I passed a large white tent in a field near Narrows recently and, of course, they were holding an old-fashioned tent revival like many of us who grew up around here attended at one time or another.
That tent reminded me of an experience I had at one of those revivals many years ago and I found the column I wrote about it and here it is again because, as I said, so many of us can relate to it.
This tent was set up in a field in Princeton, exactly where it was I don’t remember, probably in Stumpy Bottom.
My mother and others from the Brethren church we attended decided to go so, still being a child, I had to go as well. We parked in the field on that hot summer evening, a time of year for traveling tent revivals and carnivals.
Walking inside, there were rows and rows of folding metal chairs, and most were already filled. Up front was a platform with some musical instruments on one side.
After the musicians went on stage a tall, slender man in a baggy suit with thick black hair came out, raised his hand high in the air and commenced praying. He didn’t say anything else, just took off right into praying.
And the people quickly responded, standing up and bowing their heads. Well, I didn’t. I was looking around as usual, then felt the side of my mother’s foot hitting my leg. I was sure she had her eyes closed tight. But mothers see right through their eyelids.
Musicians started playing some rousing old-time Gospel tunes and the preacher sang, again with that booming voice. Everybody chimed in, loud, and I figured the sound could probably be heard all over Princeton, maybe even down the mountain to Oakvale, where we had traveled from.
This fellow then let the devil have it, up one side and down the other, and said that monster could be lurking around any corner, ready to grab you and take you straight to Hades if you didn’t walk a straight and narrow path. In my young mind, I wasn’t sure where that path was, but I knew I was determined to find it.
There was no way I was going to let the devil grab me. No sirree.
Many people yelled countless amens and some jumped to their feet and swayed their arms back and forth, even doing a jig. “They are in the spirit,” my mother leaned down and whispered in my ear, and I nodded like I understood. But I didn’t.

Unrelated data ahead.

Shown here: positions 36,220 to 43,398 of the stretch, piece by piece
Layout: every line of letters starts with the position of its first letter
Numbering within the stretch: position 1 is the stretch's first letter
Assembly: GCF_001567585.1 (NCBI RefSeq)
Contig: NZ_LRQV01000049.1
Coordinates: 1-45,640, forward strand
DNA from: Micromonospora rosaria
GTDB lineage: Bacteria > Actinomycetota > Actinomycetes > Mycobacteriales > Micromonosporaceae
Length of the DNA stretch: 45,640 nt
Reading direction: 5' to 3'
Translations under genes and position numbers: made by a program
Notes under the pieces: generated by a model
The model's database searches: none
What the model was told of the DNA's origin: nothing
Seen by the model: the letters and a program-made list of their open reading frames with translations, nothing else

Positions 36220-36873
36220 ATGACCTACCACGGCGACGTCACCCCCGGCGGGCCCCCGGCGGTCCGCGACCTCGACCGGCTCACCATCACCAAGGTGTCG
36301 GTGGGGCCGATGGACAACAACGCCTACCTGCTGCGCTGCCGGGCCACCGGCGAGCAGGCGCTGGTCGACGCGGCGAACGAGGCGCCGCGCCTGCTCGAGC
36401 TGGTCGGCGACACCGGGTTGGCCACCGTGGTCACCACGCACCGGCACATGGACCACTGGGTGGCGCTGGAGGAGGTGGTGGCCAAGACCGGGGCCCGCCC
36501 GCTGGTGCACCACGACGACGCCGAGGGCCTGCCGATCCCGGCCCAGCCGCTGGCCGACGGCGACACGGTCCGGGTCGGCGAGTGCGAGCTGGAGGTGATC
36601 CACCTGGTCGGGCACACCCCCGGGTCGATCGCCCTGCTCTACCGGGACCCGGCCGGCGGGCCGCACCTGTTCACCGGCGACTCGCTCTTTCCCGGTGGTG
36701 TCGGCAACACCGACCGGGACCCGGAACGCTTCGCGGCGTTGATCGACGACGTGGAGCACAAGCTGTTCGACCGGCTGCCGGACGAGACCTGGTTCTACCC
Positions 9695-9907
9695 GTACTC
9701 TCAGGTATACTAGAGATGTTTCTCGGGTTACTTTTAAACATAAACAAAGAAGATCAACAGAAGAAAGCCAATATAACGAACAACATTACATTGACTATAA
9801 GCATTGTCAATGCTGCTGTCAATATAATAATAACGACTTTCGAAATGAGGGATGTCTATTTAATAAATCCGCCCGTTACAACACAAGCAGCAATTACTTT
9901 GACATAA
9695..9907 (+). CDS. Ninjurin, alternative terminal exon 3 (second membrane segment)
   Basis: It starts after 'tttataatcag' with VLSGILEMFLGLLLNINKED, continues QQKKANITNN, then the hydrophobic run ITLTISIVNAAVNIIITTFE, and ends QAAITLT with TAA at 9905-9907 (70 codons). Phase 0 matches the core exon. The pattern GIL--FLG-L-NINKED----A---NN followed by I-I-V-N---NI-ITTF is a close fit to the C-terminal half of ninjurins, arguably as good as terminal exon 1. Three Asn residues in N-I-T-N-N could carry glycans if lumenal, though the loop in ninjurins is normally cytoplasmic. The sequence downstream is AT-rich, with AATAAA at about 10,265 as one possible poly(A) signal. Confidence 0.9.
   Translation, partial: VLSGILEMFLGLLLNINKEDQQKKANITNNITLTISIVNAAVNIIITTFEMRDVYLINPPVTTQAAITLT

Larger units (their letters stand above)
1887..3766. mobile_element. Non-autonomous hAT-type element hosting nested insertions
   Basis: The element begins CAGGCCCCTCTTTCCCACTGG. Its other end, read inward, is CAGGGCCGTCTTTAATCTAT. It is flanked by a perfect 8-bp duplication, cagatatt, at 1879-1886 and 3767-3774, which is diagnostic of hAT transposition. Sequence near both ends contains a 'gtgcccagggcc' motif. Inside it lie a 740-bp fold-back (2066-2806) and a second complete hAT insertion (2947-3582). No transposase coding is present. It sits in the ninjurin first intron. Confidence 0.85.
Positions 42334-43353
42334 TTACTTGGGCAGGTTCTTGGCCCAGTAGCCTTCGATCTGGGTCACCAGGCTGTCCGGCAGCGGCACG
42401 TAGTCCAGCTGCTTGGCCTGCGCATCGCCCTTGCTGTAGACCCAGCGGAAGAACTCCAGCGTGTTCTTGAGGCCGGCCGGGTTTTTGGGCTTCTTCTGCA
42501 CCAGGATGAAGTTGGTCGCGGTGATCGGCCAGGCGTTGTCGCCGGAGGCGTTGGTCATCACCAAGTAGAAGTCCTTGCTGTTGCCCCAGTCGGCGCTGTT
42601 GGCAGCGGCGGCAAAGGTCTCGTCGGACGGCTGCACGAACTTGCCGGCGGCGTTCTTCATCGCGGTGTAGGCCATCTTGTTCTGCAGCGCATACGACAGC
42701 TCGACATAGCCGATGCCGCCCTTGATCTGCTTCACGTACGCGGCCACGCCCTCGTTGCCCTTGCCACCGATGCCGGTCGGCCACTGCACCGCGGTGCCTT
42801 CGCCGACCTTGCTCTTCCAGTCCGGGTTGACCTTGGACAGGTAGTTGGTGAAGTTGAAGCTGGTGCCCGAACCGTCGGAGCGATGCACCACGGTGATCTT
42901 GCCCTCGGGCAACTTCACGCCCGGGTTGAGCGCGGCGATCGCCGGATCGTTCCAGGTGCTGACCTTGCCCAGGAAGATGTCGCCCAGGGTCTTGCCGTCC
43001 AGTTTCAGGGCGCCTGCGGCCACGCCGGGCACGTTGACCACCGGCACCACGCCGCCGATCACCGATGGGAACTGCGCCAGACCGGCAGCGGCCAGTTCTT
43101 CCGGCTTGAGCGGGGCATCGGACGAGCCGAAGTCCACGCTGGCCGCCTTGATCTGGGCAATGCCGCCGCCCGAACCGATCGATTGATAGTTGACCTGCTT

Then the preacher asked if there were any prayer requests and one lady’s request sure got my attention, because I knew who she was. “Pray for my husband George,” she said loud and firm. “He’s lost.”
Good gosh, I thought to myself. I just saw him the other day. Wonder where he was when he got lost?
That worried me the rest of the service, which had now boiled down to a lot of music and singing, and finally the passing of collection plates, which sure seemed to make the preacher happy.
He was bouncing all over that platform, thanking people for their offering and telling them how God was thanking them as well.
My mother reached into her pocketbook and grabbed a $5 bill, which was a lot in those days. But before the collection plate got to us, I guess God told her it was too much because she put in back in her pocketbook and pulled out two quarters.
I was hoping God wouldn’t be mad at us if she happened to have heard him wrong. A lot of people in the family seemed to be hard of hearing.
After the service I was still worried about the disappearance of poor George.
So I asked my mother about it.
She smiled and patted my head and said, “No, son, his body’s not lost, his soul is.”
I couldn’t understand this, but she seemed to understand fine and I thought, well, she’s a grown-up and I’ll know all about it some day.
But I still spent several days wondering how in the world George’s soul managed to get out of his body to run off with the devil.
I knew I had better keep a close eye on my own. For the life of me, though, I couldn’t figure out where it was.
Then I thought, oh no, the devil may already have it.
These things sure can confuse a kid.
As I learned later, they can confuse adults as well.
Charles Boothe is a reporter for the Daily Telegraph and can be reached at firstname.lastname@example.org